July 20, 2023

Coin Grading - Understanding the Grade Marks for rare coins and numismatics

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Industry standards for grading conditions of coins:

Numismatic Guaranty Company (NGC):

The NGC is the Official Grading Service of the American Numismatic Association, The PNG, SixBid.com, and the Approved Grading Company of eBay, CDN Exchange, and others. 

The NGC Coin Grading Scale uses the internationally accepted Sheldon grading scale of 1 to 70. This began in the United States in the late 1940's. Adopted by the NGC in 1987 and considered the industry standard.

Professional Coin Grading Services (PCGS):

Dr. William Sheldon in 1948 developed the Sheldon Scale, assigning grades from 1 through 70 to coins. Ideally, the "70" graded coin would be worth 70 times as much as a coin graded "1".

PCGS grading is built upon the Sheldon Scale in 1986 with the encapsulated third party grading. 

Strike Types:

MS (Mint State): those coins graded MS-60 through MS-70, a business strike coin that never has been in circulation. 

Proof (PR): A coin usually struck from a specially prepared coin die on a specially prepared planchet. Proofs are usually given more than one blow from the dies and are usually struck with presses operating at slower speeds and higher striking pressure. Because of this extra care, Proofs usually exhibit much sharper detail than regular, or business, strikes. PCGS recognizes Proofs (PR) as those struck in 1817 and later.

Specimen (SP): Special coins struck at the Mint from 1792-1816 that display many characteristics of the later Proof coinage. Prior to 1817, the minting equipment and technology were limited, so these coins do not have the "watery" surfaces of later Proofs nor the evenness of strike of the close collar Proofs.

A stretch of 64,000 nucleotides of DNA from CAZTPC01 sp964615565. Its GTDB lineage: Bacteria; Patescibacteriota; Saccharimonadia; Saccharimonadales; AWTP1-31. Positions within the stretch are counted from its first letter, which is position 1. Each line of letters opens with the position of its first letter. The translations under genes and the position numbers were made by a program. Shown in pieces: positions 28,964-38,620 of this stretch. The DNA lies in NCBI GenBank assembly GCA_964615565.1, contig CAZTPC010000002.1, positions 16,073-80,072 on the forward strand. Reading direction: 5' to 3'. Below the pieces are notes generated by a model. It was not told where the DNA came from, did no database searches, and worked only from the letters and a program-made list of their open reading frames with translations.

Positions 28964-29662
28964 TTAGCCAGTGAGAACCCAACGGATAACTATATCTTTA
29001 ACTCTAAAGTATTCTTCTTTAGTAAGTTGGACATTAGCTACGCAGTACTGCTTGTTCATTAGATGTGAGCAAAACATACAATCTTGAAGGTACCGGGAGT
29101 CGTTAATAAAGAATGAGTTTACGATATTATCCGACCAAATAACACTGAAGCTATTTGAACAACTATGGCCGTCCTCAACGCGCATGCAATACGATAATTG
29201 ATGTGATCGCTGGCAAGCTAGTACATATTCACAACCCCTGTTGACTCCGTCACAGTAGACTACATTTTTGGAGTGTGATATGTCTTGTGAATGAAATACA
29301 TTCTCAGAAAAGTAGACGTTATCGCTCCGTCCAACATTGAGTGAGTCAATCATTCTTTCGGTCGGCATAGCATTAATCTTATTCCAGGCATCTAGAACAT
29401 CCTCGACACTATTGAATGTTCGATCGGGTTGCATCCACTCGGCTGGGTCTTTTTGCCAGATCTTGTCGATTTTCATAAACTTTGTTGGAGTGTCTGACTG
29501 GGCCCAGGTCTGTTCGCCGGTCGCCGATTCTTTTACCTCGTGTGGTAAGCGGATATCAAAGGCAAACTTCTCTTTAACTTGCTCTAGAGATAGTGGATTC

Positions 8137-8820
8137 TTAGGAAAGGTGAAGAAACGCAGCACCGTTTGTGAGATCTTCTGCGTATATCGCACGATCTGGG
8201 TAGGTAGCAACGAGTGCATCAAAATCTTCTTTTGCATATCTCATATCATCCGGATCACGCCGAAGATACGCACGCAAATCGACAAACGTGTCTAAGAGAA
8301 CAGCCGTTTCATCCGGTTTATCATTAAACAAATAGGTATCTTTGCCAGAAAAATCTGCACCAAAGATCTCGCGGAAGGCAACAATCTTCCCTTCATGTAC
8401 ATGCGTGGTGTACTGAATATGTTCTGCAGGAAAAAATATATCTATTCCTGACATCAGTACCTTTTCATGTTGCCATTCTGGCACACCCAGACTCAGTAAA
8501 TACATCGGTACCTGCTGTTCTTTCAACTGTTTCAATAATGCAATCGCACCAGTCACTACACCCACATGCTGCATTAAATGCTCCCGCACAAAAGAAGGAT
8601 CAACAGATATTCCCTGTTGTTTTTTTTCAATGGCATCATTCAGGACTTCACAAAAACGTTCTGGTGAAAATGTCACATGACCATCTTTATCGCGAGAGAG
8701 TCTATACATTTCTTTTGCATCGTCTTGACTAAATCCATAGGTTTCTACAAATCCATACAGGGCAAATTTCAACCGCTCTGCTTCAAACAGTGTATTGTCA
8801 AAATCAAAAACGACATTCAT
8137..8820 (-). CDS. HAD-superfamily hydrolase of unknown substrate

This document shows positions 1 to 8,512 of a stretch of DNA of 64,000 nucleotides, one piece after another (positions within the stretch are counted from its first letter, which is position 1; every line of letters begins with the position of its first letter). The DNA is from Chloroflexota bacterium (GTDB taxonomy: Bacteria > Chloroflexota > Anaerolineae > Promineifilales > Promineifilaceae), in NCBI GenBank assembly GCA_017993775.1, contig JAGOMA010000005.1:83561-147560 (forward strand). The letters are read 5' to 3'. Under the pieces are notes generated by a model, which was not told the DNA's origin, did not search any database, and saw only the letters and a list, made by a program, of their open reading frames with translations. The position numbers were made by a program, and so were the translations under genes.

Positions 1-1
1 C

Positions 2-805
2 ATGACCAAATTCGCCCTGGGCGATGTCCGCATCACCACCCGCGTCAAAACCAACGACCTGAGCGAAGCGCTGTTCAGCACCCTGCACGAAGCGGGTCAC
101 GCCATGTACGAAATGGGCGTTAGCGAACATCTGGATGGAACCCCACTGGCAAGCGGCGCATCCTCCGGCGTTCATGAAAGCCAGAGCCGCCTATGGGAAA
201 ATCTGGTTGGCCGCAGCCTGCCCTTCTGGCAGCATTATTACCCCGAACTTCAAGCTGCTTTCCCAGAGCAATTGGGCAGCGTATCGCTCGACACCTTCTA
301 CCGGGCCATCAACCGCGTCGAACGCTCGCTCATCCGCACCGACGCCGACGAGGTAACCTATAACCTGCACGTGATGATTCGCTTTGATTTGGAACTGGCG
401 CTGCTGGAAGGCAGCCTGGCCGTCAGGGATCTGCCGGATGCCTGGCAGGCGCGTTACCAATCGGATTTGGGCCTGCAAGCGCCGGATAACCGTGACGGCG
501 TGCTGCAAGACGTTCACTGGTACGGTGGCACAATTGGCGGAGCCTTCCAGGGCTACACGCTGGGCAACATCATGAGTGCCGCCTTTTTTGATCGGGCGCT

Grading Scale:

PF or PR: Proof. A specially made coin distinguished by sharpness of detail and usually with a brilliant, mirror-like surface. Proof refers to the method of manufacture and is not a grade. The term implies superior condition unless otherwise noted.

MS: Mint State. The terms Mint State (MS) and Uncirculated (UNC) are interchangeable and refer to coins showing no trace of wear. Such coins may vary slightly due to minor surface imperfections.

UNC or BU: Uncirculated or Brilliant Uncirculated. Coins showing no trace of wear. Such coins may vary slightly due to minor surface imperfections.

AU: About Uncirculated. Traces of light wear on many of the high points. At least half of the mint luster is still present.

EF: Extremely Fine. Light wear on design throughout, but all features sharp and well defined. Traces of luster may show.

VF: Very Fine. Moderate wear on high points of design. All major details are clear.

F: Fine. Moderate to considerable even wear. Entire design is bold with overall pleasing appearance.

VG: Very Good. Well worn with main features clear and bold, although rather flat.

G: Good. Heavily worn with design visible but faint in areas. Many details are flat.

AG: About Good. Very heavily worn, with portions of lettering, date and legend worn smooth. The date may be barely readable.

Other abbreviations you may come across:

FR: Fair
PO: Poor
BN: Brown
RB: Red Brown
RD: Red
FB: Full Bands
FBL: Full Bell Lines
FH: Full Head
FS: Full Steps
PL: Proof Like
CA: Cameo
DC or DCAM: Deep Cameo
UC: Ultra Cameo
DMPL: Deep Mirror Proof-like
ER: Early Release
FS: First Strike
SMS: Special Mint Set / Satin Finish
SP: Specimen
TF: Tail Feathers (on Morgan Dollars containing 7 or 8 Tail Feathers)

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